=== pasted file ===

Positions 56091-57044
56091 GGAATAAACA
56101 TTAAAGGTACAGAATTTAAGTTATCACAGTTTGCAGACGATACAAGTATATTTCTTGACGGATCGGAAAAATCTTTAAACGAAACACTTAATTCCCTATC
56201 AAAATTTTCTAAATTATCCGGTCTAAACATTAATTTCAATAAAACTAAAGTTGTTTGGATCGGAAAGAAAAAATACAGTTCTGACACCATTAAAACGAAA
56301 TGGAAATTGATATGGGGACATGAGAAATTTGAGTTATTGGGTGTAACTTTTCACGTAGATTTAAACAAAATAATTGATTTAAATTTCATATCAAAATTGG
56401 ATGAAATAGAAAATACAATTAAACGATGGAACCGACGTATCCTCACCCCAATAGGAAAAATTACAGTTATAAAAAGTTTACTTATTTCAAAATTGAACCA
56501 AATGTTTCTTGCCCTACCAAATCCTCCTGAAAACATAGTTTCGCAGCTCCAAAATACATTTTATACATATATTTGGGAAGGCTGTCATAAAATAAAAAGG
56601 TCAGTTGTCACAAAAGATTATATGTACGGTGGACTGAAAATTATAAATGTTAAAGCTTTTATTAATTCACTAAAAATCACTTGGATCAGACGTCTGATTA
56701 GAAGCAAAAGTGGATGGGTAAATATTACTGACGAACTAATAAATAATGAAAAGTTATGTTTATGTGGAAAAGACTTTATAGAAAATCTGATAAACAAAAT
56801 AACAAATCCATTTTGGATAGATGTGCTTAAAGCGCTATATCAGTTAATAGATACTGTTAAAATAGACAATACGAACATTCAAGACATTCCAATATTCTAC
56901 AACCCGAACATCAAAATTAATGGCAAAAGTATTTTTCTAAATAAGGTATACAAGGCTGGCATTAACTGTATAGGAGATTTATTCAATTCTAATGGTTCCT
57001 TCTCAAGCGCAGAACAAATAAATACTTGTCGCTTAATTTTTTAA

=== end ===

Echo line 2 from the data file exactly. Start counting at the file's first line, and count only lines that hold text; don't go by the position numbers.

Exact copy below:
56091 GGAATAAACA